If you don't want Winnie the Pooh's innocence ruined by publicity stunts, Oedipal anguish and World War I flashbacks, you should avoid this biopic of writer A.A. Milne. Otherwise, Goodbye Christopher Robin is a bland but fascinating creation myth.

In the film's first act, Milne (Domhnall Gleeson) is passionate about a decidedly not-childish project—a pacifist manifesto inspired by the trauma he experienced from servicing in the War to End All Wars. Yet, he ends up crafting a book inspired by the stuffed-animal pals of his son Christopher Robin (played at different ages by Will Tilston and Alex Lawther). Of course, that included a tiger, a piglet and a very cuddly bear.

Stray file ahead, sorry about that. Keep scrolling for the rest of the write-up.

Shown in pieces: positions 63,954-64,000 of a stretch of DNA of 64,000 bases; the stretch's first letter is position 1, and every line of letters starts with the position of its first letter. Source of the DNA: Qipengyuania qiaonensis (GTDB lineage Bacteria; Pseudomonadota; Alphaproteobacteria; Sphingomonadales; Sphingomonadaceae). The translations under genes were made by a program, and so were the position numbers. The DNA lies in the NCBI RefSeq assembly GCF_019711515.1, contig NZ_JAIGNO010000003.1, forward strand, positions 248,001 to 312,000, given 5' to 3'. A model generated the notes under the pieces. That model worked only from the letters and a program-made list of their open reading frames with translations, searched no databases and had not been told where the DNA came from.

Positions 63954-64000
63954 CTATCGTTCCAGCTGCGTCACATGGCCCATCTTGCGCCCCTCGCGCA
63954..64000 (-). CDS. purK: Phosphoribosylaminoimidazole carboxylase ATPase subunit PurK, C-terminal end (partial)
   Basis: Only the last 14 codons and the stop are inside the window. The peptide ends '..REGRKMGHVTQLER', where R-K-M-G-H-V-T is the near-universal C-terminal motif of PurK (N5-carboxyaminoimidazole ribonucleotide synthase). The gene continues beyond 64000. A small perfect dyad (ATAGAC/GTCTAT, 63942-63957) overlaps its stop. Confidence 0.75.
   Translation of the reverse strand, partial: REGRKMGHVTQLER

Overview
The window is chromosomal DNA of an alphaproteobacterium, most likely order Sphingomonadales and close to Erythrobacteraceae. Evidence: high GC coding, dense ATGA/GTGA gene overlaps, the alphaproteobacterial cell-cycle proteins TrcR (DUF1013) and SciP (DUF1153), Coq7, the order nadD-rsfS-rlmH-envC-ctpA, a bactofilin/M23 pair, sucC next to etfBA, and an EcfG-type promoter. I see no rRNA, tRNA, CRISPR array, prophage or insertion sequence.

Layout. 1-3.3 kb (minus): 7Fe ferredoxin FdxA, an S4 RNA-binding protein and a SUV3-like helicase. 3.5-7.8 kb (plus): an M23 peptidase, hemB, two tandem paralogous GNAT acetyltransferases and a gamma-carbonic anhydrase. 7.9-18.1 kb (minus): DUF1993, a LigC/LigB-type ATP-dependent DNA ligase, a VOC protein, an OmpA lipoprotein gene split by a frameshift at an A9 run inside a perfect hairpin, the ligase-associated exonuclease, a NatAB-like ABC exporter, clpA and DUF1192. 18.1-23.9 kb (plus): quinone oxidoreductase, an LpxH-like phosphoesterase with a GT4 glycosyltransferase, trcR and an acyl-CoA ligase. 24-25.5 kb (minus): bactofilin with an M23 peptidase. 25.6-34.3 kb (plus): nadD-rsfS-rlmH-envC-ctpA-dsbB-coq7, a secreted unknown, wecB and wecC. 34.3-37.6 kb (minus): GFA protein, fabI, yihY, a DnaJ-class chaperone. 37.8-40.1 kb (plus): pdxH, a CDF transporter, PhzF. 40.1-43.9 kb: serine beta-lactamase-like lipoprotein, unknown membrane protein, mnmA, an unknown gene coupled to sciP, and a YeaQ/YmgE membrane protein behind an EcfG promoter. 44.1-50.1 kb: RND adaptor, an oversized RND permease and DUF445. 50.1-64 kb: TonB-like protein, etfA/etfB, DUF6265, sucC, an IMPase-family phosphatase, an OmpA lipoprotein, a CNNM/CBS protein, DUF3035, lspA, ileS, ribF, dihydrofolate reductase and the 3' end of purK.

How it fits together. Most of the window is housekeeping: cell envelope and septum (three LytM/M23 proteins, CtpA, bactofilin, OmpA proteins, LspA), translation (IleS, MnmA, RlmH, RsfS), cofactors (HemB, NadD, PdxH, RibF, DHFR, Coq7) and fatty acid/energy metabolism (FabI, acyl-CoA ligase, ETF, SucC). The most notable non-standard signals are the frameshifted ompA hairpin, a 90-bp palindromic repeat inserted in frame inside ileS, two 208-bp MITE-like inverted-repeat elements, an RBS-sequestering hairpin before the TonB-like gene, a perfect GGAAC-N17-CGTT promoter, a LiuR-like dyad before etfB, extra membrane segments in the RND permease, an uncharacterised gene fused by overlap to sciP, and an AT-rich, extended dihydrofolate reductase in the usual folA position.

Eventually, the all-consuming popularity of Winnie the Pooh strains the bond between father and son. But director Simon Curtis (Woman in Gold) doesn't fully capture Christopher Robin's terror at being shoved into an invasive and unforgiving spotlight.

Luckily, the movie holds your gaze because Milne is a brittle and unforgettable figure: a tormented veteran who, like many of us when we revisit the sweet and blissful adventures of Pooh, longs to slip into youthful dreams.

CRITIC'S RATING: 2/4 stars.

Goodbye Christopher Robin is rated PG and opens Friday, Oct. 27. Buy tickets here.